Go to 'thermo-' entry Go to 'dino-' entry Go to 'chondro-' entry Go to 'aero-' entry Go to '-logy' entry Go to 'thaumato-' entry Go to 'nano-' entry Go to '-sophy' entry Go to 'bucco-' entry Go to '-ism' entry Go to '-lysis' entry Go to 'galacto-' entry Go to '-anthropy' entry Go to 'pneumo-' entry Go to '-ploitation' entry Go to '-lithic' entry Go to '-sepalous' entry Go to 'onco-' entry Go to '-parous' entry Go to 'dermato-' entry Go to 'multi-' entry Go to 'dodeca-' entry Go to '-zoon' entry Go to 'vermi-' entry Go to 'crystallo-' entry Go to 'biblio-' entry Go to 'eco-' entry Go to 'juxta-' entry Go to 'facio-' entry
Affixes: the building blocks of English
Affixes: the building blocks of English

-i1

Forming plurals.

[Latin or Italian plural endings.]

Some Latin nouns ending in -us that form their plurals in i usually retain that plural form in English: bacilli, fungi, gladioli, narcissi, stimuli. Many, however, have adopted English plurals completely (viruses), or can use either (foci or focuses; radii or radiuses).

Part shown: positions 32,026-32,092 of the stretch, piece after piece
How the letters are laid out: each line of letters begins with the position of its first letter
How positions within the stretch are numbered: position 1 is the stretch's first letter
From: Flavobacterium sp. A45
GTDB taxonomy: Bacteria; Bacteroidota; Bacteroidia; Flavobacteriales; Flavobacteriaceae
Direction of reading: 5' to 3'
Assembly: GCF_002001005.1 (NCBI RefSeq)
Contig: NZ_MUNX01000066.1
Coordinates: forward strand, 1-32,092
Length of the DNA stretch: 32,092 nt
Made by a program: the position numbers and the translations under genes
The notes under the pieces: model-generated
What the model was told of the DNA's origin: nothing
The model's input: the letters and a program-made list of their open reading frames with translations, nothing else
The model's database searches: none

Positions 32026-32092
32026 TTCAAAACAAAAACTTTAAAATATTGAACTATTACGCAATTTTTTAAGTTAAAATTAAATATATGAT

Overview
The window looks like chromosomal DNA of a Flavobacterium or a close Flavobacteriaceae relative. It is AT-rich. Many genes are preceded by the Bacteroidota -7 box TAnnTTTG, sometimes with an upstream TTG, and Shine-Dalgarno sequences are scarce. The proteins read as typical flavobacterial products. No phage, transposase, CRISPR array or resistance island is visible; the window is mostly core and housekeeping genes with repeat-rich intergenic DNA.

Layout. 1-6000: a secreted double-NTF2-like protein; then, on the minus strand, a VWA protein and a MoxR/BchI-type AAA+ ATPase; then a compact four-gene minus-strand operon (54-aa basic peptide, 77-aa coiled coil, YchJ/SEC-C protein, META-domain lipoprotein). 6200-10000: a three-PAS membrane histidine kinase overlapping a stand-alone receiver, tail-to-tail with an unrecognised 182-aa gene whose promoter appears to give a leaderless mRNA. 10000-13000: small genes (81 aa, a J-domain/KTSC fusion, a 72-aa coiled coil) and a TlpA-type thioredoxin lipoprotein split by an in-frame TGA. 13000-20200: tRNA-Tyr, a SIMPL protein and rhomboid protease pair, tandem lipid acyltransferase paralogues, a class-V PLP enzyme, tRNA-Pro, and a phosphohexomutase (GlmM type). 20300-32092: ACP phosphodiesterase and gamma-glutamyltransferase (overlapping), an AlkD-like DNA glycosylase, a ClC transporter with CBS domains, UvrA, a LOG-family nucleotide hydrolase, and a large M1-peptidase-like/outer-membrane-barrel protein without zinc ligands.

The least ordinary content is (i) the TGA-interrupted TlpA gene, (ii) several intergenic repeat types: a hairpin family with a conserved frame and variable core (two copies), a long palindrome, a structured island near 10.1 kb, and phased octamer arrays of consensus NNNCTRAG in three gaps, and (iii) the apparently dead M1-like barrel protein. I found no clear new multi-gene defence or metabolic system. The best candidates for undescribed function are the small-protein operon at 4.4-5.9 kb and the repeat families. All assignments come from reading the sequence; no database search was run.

Other examples are plurals of Italian nouns, either those ending in -e (cognoscenti, dilettanti), or in -o (bambini, divertimenti). Some Italian plurals for things that are not individually counted have become mass nouns, grammatically singular (confetti, macaroni, spaghetti); at one time graffiti seemed to be going the same way, but the singular graffito is now often encountered. Some examples are acknowledged to be plurals but their singulars are uncommon (biscotti).

Other English nouns ending in -i derive from other languages: Japanese (origami, sushi), Arabic (alkali), Urdu (biriani), Hindi (basmati).

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